Speeding Up Web Page Loading – Part II (2)

Speeding Up Web Page Loading – Part II (2)

In Part I, we detailed how webmasters can speed up the loading of their web pages by optimizing their file sizes. Here, some additional tips to make pages load faster will be discussed.

Another factor to consider is the speed at which the pages are served. What happens is that servers get bogged down if too many web surfers ask for the same page at the same time, resulting in a slowdown in loading speed.

Although there is no way to predict exactly how many people will visit a site at once, it is always a good idea to choose web hosting companies that tune its servers to make sure that enough computing power is given to the sites that get the most hits.

You can opt for hosts, like LyphaT Networks, that use caching and/or compression software to maximize the performance of their servers and minimize page loading times.

Another consideration is your host’s connectivity or speed of Internet connection and bandwidth. Bandwidth refers to the amount of data that can be transmitted in a fixed amount of time and this actually fluctuates while you are surfing. Different users also have different access to the Internet (some might use dial-up or a dedicated T-1) so it is up to you to keep your file sizes down so that no matter who is viewing your site, they get as quick a download as possible.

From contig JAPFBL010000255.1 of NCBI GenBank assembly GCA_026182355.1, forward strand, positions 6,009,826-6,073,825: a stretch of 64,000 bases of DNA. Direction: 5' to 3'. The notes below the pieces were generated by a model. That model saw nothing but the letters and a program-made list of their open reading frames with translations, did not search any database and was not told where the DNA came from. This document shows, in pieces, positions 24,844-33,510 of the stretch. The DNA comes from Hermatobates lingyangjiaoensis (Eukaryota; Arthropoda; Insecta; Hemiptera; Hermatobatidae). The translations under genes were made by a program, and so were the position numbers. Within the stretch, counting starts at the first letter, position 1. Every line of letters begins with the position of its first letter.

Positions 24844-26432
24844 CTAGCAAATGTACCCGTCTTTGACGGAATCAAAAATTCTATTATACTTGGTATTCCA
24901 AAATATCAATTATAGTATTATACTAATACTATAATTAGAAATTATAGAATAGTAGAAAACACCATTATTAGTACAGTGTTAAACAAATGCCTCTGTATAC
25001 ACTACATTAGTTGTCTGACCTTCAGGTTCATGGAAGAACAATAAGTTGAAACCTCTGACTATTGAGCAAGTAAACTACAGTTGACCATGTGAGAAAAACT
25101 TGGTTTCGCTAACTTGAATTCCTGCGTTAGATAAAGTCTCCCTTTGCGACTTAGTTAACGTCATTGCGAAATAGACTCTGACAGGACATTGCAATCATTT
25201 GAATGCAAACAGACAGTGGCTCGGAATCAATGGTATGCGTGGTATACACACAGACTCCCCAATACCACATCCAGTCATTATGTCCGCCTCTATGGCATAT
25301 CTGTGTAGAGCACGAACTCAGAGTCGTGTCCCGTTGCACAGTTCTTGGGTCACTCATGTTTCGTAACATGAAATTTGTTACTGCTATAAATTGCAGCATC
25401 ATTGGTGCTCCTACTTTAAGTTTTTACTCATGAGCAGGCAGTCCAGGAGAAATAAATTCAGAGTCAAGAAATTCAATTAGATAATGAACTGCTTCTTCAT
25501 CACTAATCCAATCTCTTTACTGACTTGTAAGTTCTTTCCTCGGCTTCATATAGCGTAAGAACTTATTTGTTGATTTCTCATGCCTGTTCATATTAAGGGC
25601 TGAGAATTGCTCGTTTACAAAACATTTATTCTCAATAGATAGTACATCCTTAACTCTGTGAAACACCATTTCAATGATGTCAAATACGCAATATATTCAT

Some ways you can do this is by:

* Testing your page loading time with low bandwidth emulation – you can use the mod_bandwidth module for this if you’re running an Apache Web server. This module enables you to set connection bandwidth limits to better emulate typical modem speeds.
* Pinging your site (reply time should be 100 ms) and then running tracert – each hop/transient point should be less than 100ms, and if it takes longer or times out, then it could be slow at that point.

You can check your results against the table shown at the Living Internet site on the number of seconds it takes to download data of various sizes at varying speeds of Internet connections.
* Using the HTML Toolbox program at Net Mechanic, or the Web Page Analyzer – 0.82, a free web-based analyzer that calculates page size, composition and page download time.

* You can also use scripts to speed up Mozilla’s page loading or to determine page loading time in PHP.

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